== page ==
Some effects of the current government shutdown are obvious; for one, the million or so employees on furlough. But others are more subtle and may affect teens in ways they don't anticipate.
In the aftermath of the shutdowns, many services that normally seem of minimal importance are making themselves felt by their absence.
Ironically enough, until the shutdown ends, we won't know just how the shutdown is affecting the economy. The Bureau of Labor Statistics was shut down, meaning that those monthly reports on unemployment, job creation and other aspects of the economy won't be coming out. Economists rely on this data to make predictions; without the bureau's reports, confidence in the market might suffer, dropping the value of stocks and bonds.
Utah's most valuable tourist attractions are its five national parks and October is tourism season; the summer heat is over, but the winter weather hasn't yet begun. Shutting down the national parks and monuments, especially at this time of the year, thus creates a ripple effect. Not only are park officials not being paid, but frustrated tourists are leaving early or not arriving at all. This then hurts local businesses which rely on money from park visitors, which causes the negative effects to spread through entire surrounding communities and beyond.
October also marks the beginning of flu season. Flu vaccine creation is always subject to a certain amount of educated guessing, but even more so this year. This year's strain of flu vaccines have already been distributed, but since the team at the Centers for Disease Control -- which monitors the vaccine -- has been shut down, no one's sure how effective the shot is or if flu-ridden areas have enough supplies.
Have a debate speech to write? You won't be able to back it up with data from the Library of Congress, the National Archives, the National Science Foundation or the Bureau of Economic Analysis -- they're all closed; even their websites aren't being updated. That means that historians and researchers can't access 90 million items on 540 miles of shelves in the Library of Congress, and that scientists aren't getting their National Science Foundation grant money, affecting researchers all the way to the Southern Ocean. October is the beginning of the summer research season in Antarctica, but such research costs money, which the scientists aren't receiving.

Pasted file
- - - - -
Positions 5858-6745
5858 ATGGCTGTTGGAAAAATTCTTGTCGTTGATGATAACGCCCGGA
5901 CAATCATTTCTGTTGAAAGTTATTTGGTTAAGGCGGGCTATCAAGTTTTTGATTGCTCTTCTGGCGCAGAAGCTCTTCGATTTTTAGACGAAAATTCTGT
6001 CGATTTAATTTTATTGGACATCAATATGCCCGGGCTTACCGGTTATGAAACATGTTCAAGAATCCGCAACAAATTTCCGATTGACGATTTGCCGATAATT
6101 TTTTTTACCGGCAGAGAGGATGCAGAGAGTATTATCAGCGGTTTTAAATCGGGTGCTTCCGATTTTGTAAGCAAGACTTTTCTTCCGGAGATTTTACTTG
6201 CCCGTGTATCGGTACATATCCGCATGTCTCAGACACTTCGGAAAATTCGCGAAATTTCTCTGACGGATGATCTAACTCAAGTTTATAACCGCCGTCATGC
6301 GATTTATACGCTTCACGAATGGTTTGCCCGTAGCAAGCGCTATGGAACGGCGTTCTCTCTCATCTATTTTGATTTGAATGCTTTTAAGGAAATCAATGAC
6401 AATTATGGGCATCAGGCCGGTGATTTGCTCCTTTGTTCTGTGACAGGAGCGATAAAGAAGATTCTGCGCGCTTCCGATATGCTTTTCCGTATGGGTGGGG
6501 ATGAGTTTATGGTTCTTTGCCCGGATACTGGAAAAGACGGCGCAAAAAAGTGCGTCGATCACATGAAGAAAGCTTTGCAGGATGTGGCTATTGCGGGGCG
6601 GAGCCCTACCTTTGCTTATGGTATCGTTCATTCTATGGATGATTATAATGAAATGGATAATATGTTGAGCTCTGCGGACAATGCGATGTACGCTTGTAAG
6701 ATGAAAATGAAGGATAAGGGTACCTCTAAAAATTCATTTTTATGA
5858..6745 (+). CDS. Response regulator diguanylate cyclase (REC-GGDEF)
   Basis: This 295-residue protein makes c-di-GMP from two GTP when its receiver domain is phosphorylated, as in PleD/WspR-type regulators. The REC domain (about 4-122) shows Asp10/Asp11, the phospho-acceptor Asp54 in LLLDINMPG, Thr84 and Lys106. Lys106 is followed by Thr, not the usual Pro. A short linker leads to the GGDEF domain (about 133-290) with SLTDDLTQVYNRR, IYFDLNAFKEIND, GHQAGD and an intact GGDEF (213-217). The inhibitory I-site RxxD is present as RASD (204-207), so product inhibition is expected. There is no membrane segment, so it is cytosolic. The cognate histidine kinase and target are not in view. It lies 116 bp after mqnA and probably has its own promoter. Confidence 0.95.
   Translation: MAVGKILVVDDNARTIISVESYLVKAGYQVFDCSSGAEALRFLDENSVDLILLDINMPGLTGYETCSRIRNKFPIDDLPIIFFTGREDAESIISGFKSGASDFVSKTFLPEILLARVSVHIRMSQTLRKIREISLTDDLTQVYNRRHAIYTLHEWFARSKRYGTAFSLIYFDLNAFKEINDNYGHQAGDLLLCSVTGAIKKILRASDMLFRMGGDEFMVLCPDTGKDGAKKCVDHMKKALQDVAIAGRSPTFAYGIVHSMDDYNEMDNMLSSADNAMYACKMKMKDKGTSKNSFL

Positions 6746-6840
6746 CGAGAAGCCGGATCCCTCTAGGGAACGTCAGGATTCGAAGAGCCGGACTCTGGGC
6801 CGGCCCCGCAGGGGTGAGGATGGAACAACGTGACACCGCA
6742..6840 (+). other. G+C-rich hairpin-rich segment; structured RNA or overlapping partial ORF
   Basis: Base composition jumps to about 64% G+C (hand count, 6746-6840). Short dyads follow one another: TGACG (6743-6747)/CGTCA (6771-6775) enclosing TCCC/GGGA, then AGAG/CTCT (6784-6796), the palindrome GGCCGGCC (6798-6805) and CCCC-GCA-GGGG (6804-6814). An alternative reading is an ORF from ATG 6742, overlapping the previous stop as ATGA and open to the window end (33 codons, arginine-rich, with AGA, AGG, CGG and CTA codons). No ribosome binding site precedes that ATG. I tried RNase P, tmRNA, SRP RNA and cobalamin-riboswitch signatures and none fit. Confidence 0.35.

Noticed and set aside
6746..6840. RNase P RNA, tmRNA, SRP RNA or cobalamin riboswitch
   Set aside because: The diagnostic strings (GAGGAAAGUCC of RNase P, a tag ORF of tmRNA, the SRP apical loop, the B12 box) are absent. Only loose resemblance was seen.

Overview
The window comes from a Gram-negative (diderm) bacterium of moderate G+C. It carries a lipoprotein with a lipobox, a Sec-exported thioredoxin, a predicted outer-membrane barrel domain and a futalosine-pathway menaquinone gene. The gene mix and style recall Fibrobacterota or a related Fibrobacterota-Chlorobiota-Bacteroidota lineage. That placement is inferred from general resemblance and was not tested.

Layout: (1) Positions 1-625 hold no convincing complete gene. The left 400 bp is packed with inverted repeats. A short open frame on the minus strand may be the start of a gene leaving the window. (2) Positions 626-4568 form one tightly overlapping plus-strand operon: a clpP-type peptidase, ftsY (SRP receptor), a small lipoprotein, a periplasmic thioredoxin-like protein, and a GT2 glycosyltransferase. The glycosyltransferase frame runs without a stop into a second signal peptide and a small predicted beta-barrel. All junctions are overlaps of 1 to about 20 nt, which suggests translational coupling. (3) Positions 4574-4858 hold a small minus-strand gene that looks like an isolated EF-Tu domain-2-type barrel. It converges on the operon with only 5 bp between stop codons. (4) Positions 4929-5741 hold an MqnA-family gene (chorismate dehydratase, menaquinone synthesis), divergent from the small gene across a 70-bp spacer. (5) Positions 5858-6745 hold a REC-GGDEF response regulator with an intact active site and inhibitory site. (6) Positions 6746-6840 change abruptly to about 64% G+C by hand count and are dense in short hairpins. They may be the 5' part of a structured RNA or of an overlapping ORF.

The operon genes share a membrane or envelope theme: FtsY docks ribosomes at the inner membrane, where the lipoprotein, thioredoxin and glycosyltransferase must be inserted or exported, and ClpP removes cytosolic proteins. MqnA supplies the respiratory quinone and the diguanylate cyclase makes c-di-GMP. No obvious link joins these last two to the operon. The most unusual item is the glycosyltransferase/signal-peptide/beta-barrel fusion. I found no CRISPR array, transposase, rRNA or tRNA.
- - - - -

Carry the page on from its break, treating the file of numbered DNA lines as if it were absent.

Perhaps most pertinently for teenagers, colleges may be affected by this turn of events. Although Free Application for Federal Student Aid should still continue to function, Pell Grants and student loans may be slowed, and applicants to the Air Force and Naval academies, or West Point, have parts of their application processes out of commission, even as the deadlines loom.
The federal government often seems so ubiquitous it is almost unnoticeable, like a machine that goes overlooked until it breaks down. Such a mind-set is especially prevalent among American teenagers, who consistently show lower levels of political knowledge and engagement than older generations.
I hope that this shutdown will have at least one upside. With luck, it will make more people -- especially teenagers -- realize that government is not just a game that takes place a long way from here, it's something that affects people every day in subtle and myriad ways.
Angelica Previte is a senior at Weber High School and an inveterate bibliophile. She can be contacted at email@example.com.